Trailer (book)

From Wikipedia, the free encyclopedia
Jump to: navigation, search

A book trailer is a video advertisement for a book which employs techniques similar to those of movie trailers to promote books and encourage readers.[1] These trailers can also be referred to as "video-podcasts", with higher quality trailers being called "cinematic book trailers".[2] They are circulated on television and online in most common digital video formats.[3] Common formats of book trailers include actors performing scenes from the book akin to a movie trailer, full production trailers, flash videos, animation or simple still photos set to music with text conveying the story.[4] This differs from author readings and interviews, which consist of video footage of the author narrating a portion of their writing or being interviewed.[5] Early book trailers consisted mostly of still images of the book, with some videos incorporating actors,[6] with John Farris's book trailer for his 1986 novel Wildwood incorporating images from the book cover along with actors such as John Zacherle.[citation needed]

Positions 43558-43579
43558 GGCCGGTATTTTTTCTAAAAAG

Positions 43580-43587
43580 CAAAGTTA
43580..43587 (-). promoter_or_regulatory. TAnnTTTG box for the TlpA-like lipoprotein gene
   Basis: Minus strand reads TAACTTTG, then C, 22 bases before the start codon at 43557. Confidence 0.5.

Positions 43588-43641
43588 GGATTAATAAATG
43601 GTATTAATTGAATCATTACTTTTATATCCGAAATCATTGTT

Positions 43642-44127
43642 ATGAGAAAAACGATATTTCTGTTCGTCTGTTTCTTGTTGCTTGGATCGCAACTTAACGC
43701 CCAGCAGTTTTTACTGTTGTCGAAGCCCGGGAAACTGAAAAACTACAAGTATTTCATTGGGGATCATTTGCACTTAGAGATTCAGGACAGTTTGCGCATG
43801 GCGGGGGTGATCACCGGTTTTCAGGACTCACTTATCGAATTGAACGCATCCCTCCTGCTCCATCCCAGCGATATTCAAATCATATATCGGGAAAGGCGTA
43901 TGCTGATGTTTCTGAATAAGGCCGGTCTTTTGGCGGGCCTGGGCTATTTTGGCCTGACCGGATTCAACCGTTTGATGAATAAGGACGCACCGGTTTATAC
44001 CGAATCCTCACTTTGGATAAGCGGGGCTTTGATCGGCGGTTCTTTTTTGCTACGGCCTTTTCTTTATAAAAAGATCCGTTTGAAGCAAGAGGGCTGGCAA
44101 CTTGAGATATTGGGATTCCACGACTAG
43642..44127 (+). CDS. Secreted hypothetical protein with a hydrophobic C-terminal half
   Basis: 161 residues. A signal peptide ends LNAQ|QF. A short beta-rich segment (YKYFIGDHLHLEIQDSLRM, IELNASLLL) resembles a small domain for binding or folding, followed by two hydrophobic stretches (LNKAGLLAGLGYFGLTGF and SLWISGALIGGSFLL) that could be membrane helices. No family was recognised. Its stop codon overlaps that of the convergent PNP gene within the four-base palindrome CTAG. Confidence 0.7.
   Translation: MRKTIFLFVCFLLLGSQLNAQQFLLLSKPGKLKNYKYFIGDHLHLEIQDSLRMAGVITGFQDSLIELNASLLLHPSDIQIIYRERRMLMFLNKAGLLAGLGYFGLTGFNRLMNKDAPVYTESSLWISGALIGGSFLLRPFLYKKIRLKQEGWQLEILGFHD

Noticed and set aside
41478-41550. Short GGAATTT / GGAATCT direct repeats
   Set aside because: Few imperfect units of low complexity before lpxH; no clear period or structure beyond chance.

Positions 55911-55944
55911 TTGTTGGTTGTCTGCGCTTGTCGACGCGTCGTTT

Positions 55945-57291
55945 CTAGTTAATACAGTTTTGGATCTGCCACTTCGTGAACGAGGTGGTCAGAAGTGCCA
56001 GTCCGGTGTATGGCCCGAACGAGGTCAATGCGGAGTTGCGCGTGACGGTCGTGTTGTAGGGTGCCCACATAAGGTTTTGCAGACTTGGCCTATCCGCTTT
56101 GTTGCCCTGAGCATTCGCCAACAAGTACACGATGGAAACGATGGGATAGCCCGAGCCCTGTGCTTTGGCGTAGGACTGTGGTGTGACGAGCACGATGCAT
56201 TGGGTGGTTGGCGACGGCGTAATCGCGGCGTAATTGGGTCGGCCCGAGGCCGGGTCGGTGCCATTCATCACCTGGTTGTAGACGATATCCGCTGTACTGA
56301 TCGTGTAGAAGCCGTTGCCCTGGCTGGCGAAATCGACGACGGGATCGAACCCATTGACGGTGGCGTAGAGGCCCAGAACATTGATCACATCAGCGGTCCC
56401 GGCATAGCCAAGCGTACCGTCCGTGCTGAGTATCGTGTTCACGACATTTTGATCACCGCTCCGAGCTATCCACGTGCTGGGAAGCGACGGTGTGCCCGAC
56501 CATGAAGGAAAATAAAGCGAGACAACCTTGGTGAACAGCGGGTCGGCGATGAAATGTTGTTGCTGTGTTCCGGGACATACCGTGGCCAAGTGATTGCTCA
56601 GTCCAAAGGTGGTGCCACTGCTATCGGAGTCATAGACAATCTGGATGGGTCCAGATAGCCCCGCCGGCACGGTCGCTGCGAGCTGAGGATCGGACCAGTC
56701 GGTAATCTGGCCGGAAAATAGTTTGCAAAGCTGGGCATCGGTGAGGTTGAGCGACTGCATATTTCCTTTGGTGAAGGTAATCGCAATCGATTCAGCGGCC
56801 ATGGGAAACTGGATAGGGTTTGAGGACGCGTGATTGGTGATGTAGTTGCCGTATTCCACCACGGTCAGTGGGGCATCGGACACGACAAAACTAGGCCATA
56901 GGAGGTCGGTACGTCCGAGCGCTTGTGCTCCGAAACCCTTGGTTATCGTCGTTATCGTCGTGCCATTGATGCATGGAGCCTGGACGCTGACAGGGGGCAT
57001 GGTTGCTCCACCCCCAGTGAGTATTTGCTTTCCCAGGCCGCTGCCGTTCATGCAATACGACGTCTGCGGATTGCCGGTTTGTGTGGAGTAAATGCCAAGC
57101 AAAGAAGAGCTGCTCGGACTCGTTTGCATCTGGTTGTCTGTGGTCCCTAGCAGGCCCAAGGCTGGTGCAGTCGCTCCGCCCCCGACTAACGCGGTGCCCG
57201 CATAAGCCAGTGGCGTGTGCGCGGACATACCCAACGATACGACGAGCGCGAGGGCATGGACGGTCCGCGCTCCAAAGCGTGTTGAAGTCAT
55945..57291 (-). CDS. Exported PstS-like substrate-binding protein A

Trailie Award[edit]

In September 2007, the School Library Journal established the Trailie Award for the best book trailers. There are three categories: author/publisher created, student created and librarian/adult created. The award was announced at the School Library Journal Leadership Summit on the Future of Reading on October 22, 2010 in Chicago.[7]

References[edit]

  1. ^ Chmielewski, Dawn (November 4, 2006). "YouTube video sets stage for novel". Los Angeles Times. Retrieved 18 August 2012. 
  2. ^ Deval, Jacqueline (2008). Publicize Your Book (Updated): An Insider's Guide to Getting Your Book the Attention It Deserves. Perigee Trade. ISBN 0399534318. 
  3. ^ Berton, Justin (September 18, 2006). "Seeking readers via 'book trailer' / Publisher tries out movie-style preview to market new title". Retrieved 18 August 2012. 
  4. ^ Fox, Killian (15 July 2006). "On a screen near you ...". Retrieved 18 August 2012. 
  5. ^ Kneschke, Tristan (February 20, 2012). "Don't Judge a Book by its Trailer". International Business Times. Retrieved 18 August 2012. 
  6. ^ Metz, Nina. "Super Sad Book Trailers". Chicago Tribune. 
  7. ^ "SLJ's Trailie Awards Asks Readers to Vote for Their Favorite Book Trailer". School Library Journal. Retrieved 18 August 2012.